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I set out the arguments in detail in my speech in March on my ten-minute Bill. I shall not, therefore, go into them all again but set out the background briefly. Twenty years ago, the internet was perceived as a plaything for boffins, not as something that would
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mushroom so amazingly. We regard it now as a force for good but we also understand that it can be a force for evil through the mushrooming of distribution, for massive profits, of, for example, child pornography and abuse and the distribution of criminal funds. We are running to catch up with ourselves to keep control of it.

Mass surveillance of people through electronic means, sometimes without their knowledge, and potential electronic surveillance of children without the necessary controls to ensure that information does not get into the hands of people who would harm them, is another aspect of technology that is escalating. It is important to get to grips with the matter now and I hope that the Bill can be amended to do that, or that we can find some other mechanism for starting to license that development.

Margaret Moran: I congratulate my hon. Friend on championing the matter. As she said, technology is advancing fast and, although a voluntary code currently covers the matter, even those in the industry acknowledge that it does not apply to the latest satellite technology. Does she agree that we need urgently to cover that to safeguard our children?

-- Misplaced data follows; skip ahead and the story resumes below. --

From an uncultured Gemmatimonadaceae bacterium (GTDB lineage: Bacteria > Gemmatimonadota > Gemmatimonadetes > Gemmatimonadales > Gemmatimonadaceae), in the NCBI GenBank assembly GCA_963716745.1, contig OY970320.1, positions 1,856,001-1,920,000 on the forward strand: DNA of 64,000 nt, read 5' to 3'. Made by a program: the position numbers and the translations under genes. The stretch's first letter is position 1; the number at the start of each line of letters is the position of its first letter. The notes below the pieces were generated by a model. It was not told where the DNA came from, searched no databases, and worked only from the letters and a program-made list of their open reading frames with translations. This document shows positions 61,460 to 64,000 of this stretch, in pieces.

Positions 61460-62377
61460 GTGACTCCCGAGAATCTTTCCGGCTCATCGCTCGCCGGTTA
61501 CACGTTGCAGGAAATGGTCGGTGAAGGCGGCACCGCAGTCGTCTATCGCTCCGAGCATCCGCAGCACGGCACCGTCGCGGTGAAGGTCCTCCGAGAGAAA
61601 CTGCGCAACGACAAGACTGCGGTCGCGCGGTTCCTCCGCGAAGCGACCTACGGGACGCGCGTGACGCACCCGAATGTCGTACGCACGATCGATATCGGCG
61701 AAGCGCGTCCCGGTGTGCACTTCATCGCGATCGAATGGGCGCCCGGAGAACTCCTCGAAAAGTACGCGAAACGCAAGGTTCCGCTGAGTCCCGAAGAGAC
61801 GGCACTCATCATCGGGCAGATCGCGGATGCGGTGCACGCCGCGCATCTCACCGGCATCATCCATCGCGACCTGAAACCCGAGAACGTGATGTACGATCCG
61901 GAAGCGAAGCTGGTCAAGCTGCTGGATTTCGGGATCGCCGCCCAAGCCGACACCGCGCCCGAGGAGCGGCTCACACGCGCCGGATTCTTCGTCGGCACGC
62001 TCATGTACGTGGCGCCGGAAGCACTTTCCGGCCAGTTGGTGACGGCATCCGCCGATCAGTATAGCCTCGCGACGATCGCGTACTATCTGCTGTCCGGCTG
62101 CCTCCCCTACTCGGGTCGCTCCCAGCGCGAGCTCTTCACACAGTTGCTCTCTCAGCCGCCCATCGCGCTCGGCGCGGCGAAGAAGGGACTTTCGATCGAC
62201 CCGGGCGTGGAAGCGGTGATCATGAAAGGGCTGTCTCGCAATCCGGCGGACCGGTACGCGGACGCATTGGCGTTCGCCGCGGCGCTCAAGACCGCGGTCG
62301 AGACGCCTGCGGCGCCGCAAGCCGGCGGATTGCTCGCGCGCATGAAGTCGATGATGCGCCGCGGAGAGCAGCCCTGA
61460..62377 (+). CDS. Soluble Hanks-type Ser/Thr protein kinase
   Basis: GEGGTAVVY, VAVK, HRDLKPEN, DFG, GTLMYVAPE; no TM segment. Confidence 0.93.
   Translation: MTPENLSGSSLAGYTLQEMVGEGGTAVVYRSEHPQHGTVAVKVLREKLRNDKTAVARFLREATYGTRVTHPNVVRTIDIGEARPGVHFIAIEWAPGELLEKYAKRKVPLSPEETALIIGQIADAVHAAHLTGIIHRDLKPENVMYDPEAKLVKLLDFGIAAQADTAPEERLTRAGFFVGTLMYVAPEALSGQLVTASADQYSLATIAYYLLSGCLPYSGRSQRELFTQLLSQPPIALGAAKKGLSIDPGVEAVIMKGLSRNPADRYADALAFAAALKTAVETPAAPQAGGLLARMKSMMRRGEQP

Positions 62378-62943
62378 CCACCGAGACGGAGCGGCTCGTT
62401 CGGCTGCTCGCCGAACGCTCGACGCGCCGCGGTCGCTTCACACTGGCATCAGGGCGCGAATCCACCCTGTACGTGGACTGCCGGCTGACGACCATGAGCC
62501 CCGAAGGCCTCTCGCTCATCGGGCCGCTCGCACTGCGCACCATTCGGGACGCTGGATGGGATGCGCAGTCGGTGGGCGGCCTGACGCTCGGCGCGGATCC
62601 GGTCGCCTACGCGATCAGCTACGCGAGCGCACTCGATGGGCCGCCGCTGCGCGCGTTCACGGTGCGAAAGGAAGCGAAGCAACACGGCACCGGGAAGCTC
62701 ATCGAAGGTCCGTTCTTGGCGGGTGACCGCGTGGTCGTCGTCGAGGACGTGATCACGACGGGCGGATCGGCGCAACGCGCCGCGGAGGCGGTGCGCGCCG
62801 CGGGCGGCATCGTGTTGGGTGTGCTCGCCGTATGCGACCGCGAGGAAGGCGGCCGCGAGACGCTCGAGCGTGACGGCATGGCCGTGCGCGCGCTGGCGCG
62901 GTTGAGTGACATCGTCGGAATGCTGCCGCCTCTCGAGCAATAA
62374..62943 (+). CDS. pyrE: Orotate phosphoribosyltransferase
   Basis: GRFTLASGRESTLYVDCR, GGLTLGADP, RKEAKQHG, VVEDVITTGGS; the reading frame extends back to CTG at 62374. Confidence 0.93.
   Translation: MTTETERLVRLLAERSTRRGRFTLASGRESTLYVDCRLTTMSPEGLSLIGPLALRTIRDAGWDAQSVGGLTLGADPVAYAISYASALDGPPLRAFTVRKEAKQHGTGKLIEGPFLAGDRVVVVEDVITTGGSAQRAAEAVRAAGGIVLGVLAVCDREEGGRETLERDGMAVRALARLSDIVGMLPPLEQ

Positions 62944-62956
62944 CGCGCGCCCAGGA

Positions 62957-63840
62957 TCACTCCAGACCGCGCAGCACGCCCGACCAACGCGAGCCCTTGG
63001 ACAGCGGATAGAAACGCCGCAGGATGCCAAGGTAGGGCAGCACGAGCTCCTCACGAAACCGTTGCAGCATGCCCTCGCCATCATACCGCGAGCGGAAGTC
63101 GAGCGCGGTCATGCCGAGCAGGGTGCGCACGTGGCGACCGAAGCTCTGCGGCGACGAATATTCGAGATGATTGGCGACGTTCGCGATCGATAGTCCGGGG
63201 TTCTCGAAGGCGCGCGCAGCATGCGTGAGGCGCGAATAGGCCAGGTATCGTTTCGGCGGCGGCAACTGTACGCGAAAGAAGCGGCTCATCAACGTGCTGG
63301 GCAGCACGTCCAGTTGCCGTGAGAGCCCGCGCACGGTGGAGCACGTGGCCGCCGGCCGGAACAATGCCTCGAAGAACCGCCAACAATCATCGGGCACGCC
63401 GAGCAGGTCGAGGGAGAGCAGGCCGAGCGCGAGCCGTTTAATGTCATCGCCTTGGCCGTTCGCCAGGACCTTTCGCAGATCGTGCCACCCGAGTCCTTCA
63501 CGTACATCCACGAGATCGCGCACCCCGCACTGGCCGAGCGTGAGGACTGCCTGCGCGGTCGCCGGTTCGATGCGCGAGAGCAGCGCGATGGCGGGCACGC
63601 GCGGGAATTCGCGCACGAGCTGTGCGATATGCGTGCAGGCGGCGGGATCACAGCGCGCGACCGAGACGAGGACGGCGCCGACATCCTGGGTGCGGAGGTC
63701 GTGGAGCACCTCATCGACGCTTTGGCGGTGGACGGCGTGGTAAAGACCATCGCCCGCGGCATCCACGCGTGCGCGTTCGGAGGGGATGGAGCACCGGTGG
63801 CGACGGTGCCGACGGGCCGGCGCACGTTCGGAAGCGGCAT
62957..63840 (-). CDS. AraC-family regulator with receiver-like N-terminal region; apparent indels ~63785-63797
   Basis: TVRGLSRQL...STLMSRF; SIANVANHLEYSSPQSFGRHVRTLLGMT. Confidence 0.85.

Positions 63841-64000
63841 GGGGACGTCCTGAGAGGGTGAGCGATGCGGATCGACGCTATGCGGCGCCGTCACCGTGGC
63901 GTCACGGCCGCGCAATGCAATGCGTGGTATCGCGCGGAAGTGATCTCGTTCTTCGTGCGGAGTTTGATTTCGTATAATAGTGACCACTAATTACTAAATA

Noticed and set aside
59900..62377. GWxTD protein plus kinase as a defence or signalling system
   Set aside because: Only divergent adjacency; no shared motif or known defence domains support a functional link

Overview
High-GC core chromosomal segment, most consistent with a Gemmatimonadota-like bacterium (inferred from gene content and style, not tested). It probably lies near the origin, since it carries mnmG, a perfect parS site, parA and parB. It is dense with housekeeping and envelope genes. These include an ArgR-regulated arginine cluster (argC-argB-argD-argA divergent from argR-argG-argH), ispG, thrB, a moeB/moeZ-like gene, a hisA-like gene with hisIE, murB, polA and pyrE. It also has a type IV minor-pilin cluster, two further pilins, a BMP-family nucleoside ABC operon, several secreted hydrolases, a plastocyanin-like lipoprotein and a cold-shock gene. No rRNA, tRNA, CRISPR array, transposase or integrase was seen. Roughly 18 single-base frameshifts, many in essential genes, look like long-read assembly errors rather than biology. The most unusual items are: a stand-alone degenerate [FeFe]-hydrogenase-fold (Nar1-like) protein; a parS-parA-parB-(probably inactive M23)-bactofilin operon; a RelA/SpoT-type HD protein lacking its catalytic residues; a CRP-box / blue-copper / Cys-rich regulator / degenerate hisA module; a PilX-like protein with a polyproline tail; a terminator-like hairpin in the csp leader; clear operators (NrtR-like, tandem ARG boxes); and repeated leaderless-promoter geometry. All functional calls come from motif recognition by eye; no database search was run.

Judy Mallaber: I agree. The matter came to my attention through coverage of one of the big CeBIT international fairs in Hamburg. In the massive exhibition, someone had surveillance products, especially child location products. He said, “I can’t understand why every parent hasn’t rushed to pick up my teddy pack. You can just pop it in your child’s rucksack and have peace of mind.” How can there be peace of mind if we do not know whether the person who provided the equipment and popped it into a child’s rucksack was a parent or a paedophile? How does the organisation selling the product know whether parents or paedophiles have bought it?

My hon. Friend the Member for Luton, South (Margaret Moran) is right that the escalation of the technology is getting grossly out of hand and we must take hold of it and regulate it somehow. The mass market is being bombarded with one product after another. It is getting bigger and bigger, with more and more different products. It begins with a simple Teddyfone, which is attractive to a child. It would be easy for someone to persuade a child to take one. One may know the location of the Teddyfone, but not necessarily that of the child or whether the child is with the Teddyfone. It should not give peace of mind. The person who has given it to a child could also be tracking it because it can act as a listening-in device. As soon as someone phones it, it states the child’s location. That is dangerous and we have not got the matter under control.